Universities across the world report unprecedented levels of interest from UK sixth formers in the run up to the introduction of £9,000 a year tuition fees in England.Applications are being driven by parents who want to avoid paying £27,000 for a three year degree or having their teenagers saddled with years of debt.Families are prepared to spend hundreds of pounds on visits to overseas campuses to persuade children to look for courses that as well as being cheaper might give them a competitive edge in the dire UK job market.Early indications are that thousands of sixth formers are considering opting out of the UK system or applying abroad as a backup in case they fail to get offers from UK institutions.The Fulbright Commission, which helps to co-ordinate transatlantic study, said more than 4,000 students and parents attended its US college information day last month 50 per cent more than last year. More than 120 teenagers from the UK, many with their parents, travelled to the Netherlands this weekend to an open day at Maastricht University.
Half of its undergraduate courses are taught entirely in English, from lectures to exams. Fees at the European institution, which is highly regarded, are just £1,500 a year.Some 130 British students enrolled in the university last year five times the number in 2009. Applications from the UK for 2012 places are expected to exceed 600.Scott Clothier, 17, a student at Holy Cross College, Bury, is considering studying international business at Maastricht.His mother, Catherine Clothier, said the rise in tuition fees provided the initial impetus to look at foreign universities.
When I realised that some degrees abroad are taught in English, that sparked my interest, she said. "The fees had a lot to do with it.
It's so much cheaper over there and you're getting an internationally recognised degree.The employment market is so competitive. Someone who has gone overseas to get a comparable degree to one available in the UK might have a bit of an edge.It might show that you are independent and that you have broadened you horizons.UK students can qualify for a non-repayable grant from the Dutch government worth £228 per month and a tuition fee loan, if they work part-time while studying.The city is five hours from London by train. Budget airlines fly to Brussels and Eindhoven which are just over an hour away. Tuition fee rises in the UK were an issue for Mary Lander, who is researching overseas universities with her daughter Samantha, 17, a pupil at Holy Cross School, in New Malden, Surrey.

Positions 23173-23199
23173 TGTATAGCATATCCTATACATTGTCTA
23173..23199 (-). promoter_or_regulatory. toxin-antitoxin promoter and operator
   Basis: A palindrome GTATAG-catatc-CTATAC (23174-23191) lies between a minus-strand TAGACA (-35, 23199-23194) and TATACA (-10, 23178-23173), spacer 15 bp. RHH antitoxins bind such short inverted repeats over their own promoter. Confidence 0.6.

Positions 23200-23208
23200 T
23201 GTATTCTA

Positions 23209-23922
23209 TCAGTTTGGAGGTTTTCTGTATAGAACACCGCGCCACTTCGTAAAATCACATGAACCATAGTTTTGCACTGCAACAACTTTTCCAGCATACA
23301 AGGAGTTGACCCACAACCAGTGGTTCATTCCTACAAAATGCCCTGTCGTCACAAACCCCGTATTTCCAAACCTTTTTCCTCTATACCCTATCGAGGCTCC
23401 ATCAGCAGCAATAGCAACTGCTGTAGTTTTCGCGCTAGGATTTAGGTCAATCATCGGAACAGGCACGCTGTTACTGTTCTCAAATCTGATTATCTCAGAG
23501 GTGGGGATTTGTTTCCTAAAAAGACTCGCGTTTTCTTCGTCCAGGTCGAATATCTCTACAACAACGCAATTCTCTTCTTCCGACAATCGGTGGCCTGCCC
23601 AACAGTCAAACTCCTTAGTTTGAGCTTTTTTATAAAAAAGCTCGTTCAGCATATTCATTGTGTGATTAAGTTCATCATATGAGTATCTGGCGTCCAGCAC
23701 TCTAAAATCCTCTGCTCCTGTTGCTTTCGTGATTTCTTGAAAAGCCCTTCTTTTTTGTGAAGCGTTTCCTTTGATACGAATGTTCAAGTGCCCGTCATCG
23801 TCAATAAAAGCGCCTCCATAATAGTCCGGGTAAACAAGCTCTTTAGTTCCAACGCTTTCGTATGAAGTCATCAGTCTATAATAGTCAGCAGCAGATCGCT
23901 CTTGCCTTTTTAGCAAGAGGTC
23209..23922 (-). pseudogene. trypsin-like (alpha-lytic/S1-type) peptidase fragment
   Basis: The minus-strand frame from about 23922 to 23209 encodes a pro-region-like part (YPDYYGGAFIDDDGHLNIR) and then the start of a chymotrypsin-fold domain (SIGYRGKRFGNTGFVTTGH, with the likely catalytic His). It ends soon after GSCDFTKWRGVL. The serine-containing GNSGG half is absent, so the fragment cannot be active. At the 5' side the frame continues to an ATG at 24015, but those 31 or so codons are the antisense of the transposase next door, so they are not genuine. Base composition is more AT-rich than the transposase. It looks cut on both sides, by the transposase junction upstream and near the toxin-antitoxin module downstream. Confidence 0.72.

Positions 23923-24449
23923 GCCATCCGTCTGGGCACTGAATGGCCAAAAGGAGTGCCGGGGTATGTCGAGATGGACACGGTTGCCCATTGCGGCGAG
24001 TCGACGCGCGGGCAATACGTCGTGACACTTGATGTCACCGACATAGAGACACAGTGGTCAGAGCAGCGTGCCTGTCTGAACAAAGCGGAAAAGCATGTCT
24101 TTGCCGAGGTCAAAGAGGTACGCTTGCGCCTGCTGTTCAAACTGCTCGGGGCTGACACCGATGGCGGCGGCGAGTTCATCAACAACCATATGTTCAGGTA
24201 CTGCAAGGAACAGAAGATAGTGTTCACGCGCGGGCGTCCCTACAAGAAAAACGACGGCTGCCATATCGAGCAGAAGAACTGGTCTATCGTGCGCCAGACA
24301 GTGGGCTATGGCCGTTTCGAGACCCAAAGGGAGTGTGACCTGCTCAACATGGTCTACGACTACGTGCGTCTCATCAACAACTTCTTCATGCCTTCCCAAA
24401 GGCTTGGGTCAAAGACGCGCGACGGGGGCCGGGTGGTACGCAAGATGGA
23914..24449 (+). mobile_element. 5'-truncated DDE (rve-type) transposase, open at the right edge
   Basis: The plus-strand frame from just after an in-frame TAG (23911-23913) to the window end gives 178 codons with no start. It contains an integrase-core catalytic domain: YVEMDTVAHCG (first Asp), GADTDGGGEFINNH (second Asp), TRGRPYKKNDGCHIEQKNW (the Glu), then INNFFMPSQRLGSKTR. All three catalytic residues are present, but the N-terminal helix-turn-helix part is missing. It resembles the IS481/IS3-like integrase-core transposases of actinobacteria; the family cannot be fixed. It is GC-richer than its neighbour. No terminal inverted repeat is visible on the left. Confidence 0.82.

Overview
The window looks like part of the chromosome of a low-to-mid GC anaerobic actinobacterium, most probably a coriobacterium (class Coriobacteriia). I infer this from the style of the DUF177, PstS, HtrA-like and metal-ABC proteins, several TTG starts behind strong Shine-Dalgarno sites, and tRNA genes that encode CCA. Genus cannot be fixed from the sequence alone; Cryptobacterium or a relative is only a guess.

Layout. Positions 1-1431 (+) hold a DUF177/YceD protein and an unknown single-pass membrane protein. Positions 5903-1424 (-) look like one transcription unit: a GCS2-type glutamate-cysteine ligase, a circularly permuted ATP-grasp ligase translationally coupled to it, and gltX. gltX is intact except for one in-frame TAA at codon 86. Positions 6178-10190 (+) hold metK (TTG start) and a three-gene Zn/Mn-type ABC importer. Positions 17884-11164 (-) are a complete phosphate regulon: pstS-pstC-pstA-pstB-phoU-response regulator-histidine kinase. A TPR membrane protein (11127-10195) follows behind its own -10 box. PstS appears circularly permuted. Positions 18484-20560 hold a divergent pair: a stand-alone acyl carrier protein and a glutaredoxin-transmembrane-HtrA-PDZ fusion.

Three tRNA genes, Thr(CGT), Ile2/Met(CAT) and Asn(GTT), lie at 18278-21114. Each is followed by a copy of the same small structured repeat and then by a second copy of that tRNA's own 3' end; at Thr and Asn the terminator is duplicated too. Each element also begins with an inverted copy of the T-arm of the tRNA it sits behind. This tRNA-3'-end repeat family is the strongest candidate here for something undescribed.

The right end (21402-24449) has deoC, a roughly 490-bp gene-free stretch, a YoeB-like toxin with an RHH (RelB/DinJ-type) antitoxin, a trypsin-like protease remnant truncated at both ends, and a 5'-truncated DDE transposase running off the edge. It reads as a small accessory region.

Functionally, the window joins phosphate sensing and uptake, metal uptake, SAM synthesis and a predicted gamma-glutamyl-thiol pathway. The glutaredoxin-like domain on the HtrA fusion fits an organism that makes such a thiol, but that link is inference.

She wants to study econometrics and operations research or economics and business economics.
Maastricht looks very suitable in a number of ways,said Mrs Lander.The cost makes it very interesting and I'm not worried about the distance.It only takes a few hours to get there. If she was going to a UK university, it could take just as long.Universities outside Europe have also reported increased parental demand. Dozens of students at a recent University of South Florida recruitment day in London were accompanied by keen parents.Its $14,900 fees are similar to the £9,000 a year that many English universities will charge but living costs are considerably lower than in much of the UK.The university, in Tampa Bay, has an international reputation on a par with the UK's Russell Group of leading institutions.
Katherine Beasley, 17, a pupil at Clifton College, Bristol, is considering South Florida.I want to study marine biology so Florida would have a lot of advantages,said the teenager.The common view used to be that US universities were very costly but since the rise in UK tuition fees, they don't look so expensive any more.From that point of view my parents have been very encouraging and think it's a very good opportunity.Anthony Seldon, the high master of Wellington College, in Berkshire, warned that British universities had to address the challenge now posed by international competition.Half of our 16-year-olds said they would be interested in studying abroad when we talked to them last term, that's a huge leap up,he said.I had a visit last month from the University of Hong Kong. Fees there are about £9,000 a year but the cost of living is a third of the price of London. British universities have to start to wake up to it.Their attitude has been that it is a trickle of students, so nothing to worry about but I don't think they can carry on citing that.